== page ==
Historic moment of founding of the People’s Republic of China in 1949 [ Photo provided by the author]

    Chinese modernization is socialist modernization pursued under the leadership of the CPC. It contains elements that are common to the modernization processes of all countries, but more characterized by features that are unique to the Chinese context in five aspects: a modernization of a huge population, of common prosperity for all, of material and cultural-ethical advancement, of harmony between humanity and nature, and of peaceful development. Chinese modernization also has following eight essential requirements: 1) Upholding the leadership of the CPC and socialism with Chinese characteristics, 2) Pursuing high-quality development, 3) Developing whole-process people’s democracy, 4) Enriching the people’s cultural lives, 5) Achieving common prosperity for all, 6) Promoting harmony between humanity and nature, 7) Building a community with a shared future for mankind, and 8) Creating a new form of human advancement.

    Chinese modernization is neither a copy of the socialist practice in other countries, nor a copy of the Western model of modernization. It is based on China’s fine traditional culture that adapts Marxism to the Chinese context, thus conforming to the global trends and the laws underlying the evolution of human society. This path of modernization created by the CPC sets the direction for advancing the rejuvenation of the Chinese nation on all fronts.

II. What’s the global significance of Chinese modernization?

    Today’s world has entered a new phase of turbulence, transformation and profound changes unseen in a century. As governance, trust, development and peace deficits facing humanity continue to grow, changes of the world, of our times and of history are unfolding in ways like never before. In response to the question of our age, namely “What has happened to the world, and how should we respond?”, China has provided its own answer for the world.

    Chinese modernization will further contribute to world prosperity. In achieving modernization, China has eradicated absolute poverty as scheduled and finished building a moderately prosperous society in all respects, thus attaining the First Centenary Goal, and significantly raised the overall performance of development of human society. Following the path of Chinese modernization, China will continue to promote the gains of development to benefit all its people in a fair way, and enhance people’s sense of fulfillment, happiness and security. Both people’s material and cultural-ethical lives will be enhanced. China will also provide more quality ecological goods to promote harmony between humanity and nature. The modernization of China’s 1.4 billion population, which is larger than the combination of all developed countries, is itself a pioneering work shining in human history. China, advancing along its path of modernization, will absolutely bring more benefits to the world while achieving its own development.

    Chinese modernization will inspire more countries to pursue its own development path. China’s practices and achievements have proved that there is no patent or one-size-fits-all model of modernization, thus successfully breaking the monopoly of Western countries in this field. All roads lead to modernization. Every country should independently pursue modernization through a path that is suited to its own history and conditions. Chinese modernization has overcome the dilemma of Western model of modernization and solved many difficulties facing the development of human society. It offers a new option for other countries and nations that want to speed up their development while preserving their independence; and it shares Chinese wisdom and a Chinese approach for mankind to exploring the path of modernization.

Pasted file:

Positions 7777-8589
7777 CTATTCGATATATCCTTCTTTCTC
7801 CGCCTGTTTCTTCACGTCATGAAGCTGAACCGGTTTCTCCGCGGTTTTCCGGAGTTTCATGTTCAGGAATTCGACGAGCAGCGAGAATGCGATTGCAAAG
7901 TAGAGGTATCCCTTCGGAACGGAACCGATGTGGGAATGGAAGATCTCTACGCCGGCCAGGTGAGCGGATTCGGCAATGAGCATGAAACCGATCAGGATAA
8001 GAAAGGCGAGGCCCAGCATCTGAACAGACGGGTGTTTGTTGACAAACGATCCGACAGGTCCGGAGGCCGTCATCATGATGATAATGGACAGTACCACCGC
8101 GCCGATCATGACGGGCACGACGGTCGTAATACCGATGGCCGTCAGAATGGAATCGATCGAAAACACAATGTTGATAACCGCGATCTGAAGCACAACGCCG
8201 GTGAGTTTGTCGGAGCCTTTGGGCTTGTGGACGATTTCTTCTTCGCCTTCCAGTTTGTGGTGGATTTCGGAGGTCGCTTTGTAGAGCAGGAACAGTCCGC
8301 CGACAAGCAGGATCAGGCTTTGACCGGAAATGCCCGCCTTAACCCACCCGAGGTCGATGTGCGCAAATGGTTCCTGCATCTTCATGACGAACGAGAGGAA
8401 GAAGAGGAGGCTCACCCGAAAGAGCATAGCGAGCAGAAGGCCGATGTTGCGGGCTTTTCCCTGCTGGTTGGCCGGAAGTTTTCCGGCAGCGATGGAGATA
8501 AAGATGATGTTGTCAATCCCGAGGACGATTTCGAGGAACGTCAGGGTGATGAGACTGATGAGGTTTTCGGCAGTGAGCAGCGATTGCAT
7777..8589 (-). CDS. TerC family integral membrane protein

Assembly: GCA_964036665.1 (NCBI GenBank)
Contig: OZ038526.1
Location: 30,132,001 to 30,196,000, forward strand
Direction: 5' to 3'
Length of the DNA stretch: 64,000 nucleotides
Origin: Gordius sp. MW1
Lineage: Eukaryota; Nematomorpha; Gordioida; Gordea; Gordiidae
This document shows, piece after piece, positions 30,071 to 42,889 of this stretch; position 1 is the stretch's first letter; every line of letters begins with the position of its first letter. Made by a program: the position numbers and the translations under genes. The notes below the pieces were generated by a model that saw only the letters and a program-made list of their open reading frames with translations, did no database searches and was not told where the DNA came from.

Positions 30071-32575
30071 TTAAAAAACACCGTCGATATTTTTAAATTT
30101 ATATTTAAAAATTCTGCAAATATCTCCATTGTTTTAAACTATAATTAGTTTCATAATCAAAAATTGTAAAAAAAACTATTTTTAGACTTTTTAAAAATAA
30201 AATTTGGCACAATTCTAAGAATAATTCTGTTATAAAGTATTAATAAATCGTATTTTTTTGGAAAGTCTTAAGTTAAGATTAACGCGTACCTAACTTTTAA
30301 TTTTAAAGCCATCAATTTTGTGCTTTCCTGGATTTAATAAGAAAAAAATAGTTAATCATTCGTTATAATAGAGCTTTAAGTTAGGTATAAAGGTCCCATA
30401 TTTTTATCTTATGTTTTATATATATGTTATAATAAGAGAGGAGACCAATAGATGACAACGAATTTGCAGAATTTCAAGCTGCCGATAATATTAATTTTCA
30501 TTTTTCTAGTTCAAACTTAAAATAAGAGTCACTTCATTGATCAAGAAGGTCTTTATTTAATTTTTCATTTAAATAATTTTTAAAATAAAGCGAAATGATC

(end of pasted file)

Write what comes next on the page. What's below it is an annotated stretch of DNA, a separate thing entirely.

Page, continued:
Chinese modernization will further improve global governance. China abandons the Western path of modernization that is capital-centered, polarized, full of materialism, expansion and pillage, and it will never go down the beaten track of big powers seeking hegemony or war. China stresses reliance on its own efforts to drive the nation’s development, follows the path of peaceful development, and adopts a clear-cut position that it will always stands on the right side of history and the side of human progress.

Poverty elimination in rural areas, the central part of development [ Photo provided by the author]

    General Secretary Xi’s report has made “building a community with a shared future for mankind and creating a new form of human advancement” essential requirements of Chinese modernization, which demonstrates that China, while pursuing its modernization drive, will remain committed to promoting the development of global governance in a fairer, more just and more reasonable direction, and inject strong positive energy into world peace and development.

    This year marks the 65th anniversary of diplomatic relations between China and Sri Lanka, and the 70th anniversary of Rice-Rubber Pact. We welcome all Sri Lankan friends to board the express train of Chinese modernization, and keep forging ahead towards national development and rejuvenation, and a better future of all mankind!

Sri Lanka: Politics beyond 22

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“You are in the end – what you are.” ~ Goethe (Faust)

22 is not perfect. Far from it, perhaps light-years far. Yet, in a season of defeats and setbacks, it is a win for Lankan democracy, and for those Lankans who would be free citizens rather than obedient subjects or terrified children waiting for the next saviour.

The passing of the 22 (officially 21) came hard on the heels of another democratic victory. The Supreme Court effectively killed the deadly Rehabilitation Act. If President Wickremesinghe or the Rajapaksas dreamed of using the Act to punish past dissent and discourage future protests, that dream is now dead.